Skubick: The committment it takes to be a public servants

- Oh my the anti-politician boo-birds will have a field day with this because anytime something positive is said about our public servants, they tear it to shreds based on the notion that all of them are evil. So have at it.

In a reflective conversation the other day the former State School Superintendent Mike Flanagan was asked to comment on how his four month retirement had been going. After an impressive 25 years in the messy education trenches, he first said, "I get up when I want to," but then in more poignant terms he repeats what his spouse Anne said to him, "I have my husband back."

In one sentence she captures the essence of the personal sacrifice that so many office holders confront as they go about the people's business at the expense of their personal family business back home.

The general public is mostly unaware of that aspect of this game, which can be challenging to say the least.

Former Gov. Bill Milliken to this day regrets sending his two children off to boarding school while he was in office.

"My family had to pay a terrible price that I was not there when, as I look back, I should have been there. And this is something that I have regretted all these years…."

Michigan's longest serving governor reflects that "it is a terribly demanding profession. It demands unlimited hours every day."

Ask the current First Lady about that. During a Public TV interview last year she was asked about living with her husband in the empty-nest with the three children now out on their own. he conceded that she didn't know because he had not been around. He was running for re-election.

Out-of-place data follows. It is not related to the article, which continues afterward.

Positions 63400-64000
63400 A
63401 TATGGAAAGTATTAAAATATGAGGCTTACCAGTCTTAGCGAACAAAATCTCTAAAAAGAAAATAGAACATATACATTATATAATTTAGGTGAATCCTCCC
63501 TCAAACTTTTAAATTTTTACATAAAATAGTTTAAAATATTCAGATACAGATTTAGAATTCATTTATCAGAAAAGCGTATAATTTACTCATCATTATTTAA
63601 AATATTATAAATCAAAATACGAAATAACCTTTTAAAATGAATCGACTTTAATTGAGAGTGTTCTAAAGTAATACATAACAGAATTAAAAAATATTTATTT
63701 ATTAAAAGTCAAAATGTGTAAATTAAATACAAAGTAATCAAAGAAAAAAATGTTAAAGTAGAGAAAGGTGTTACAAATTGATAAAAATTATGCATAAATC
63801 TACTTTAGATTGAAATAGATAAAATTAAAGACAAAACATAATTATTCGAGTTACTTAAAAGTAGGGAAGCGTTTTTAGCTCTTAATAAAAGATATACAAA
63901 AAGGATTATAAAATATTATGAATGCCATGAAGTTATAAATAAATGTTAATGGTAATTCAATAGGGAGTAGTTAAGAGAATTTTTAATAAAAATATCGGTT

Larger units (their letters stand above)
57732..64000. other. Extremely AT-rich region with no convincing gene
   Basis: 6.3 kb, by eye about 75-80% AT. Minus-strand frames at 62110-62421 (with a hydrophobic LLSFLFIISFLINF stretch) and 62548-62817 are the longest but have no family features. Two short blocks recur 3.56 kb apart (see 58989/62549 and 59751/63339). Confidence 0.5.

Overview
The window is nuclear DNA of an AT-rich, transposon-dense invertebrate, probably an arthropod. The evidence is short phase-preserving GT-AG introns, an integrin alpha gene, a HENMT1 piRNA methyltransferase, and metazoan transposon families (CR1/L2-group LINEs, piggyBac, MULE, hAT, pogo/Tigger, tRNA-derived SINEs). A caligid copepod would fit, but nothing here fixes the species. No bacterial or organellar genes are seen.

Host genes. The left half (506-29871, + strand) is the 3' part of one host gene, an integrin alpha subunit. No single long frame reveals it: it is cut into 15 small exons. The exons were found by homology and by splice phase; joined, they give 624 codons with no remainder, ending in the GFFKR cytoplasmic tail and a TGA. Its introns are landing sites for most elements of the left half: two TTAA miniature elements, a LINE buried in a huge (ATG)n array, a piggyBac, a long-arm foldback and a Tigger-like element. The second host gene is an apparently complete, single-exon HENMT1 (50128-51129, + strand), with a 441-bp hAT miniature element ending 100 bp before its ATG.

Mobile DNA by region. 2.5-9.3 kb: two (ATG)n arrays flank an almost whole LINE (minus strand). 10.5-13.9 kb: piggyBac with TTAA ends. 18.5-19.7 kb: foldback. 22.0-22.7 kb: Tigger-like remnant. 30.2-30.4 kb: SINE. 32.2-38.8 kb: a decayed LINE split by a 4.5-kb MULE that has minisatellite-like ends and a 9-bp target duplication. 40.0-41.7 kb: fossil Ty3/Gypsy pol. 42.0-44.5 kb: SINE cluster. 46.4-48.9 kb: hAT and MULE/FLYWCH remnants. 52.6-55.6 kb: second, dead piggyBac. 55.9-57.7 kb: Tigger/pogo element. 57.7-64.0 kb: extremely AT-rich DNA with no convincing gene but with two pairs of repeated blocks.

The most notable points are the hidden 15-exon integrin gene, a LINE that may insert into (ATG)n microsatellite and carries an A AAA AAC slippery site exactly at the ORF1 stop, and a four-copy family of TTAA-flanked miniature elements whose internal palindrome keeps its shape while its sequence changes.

The current First Family tries to get around this by getting everyone around the dinning room table every Sunday night when possible.

During her exit interview after eight time-consuming years in office, former Gov. Jennifer Granholm was blunt.

"I think every parent has a bit of guilt that you're not spending more time" with the children. She had three, And son Jack was five years old when she became governor.

She credits former First Husband Dan with keeping the home fires burning while she was out doing what she had to do.

"He enabled me to do my job," she reflects and he tried to return the favor by adding, "for the first six years of his life, Jennifer read to him every single night," but that was before she was governor.

And while on the subject of First Children, and there have been twelve of them in recent years, the governors and spouses have aggressively guarded the kids' privacy and for the most part, and this may shock you, the media has pretty much left them alone.

There were some instances of behavior that certainly would have made news, but were never reported.

And on the plus side, some governors report the children actually benefited from having mom or dad in the state's top job.

But the harsh reality remains: If you want to suceed at the top of the political heap, more often than not the job trumps some of the responsibilities back home in order to get there. That seldom gets reported either.

And now the boo-birds will really go nuts, perhaps the next time you see your favorite elected official, wouldn't it be nice to say thank you for your service and the sacrifices they are making on your behalf.

Be honest, most citizens would never make the commitment to public service knowing that the cost, in many instances, is too much to pay.

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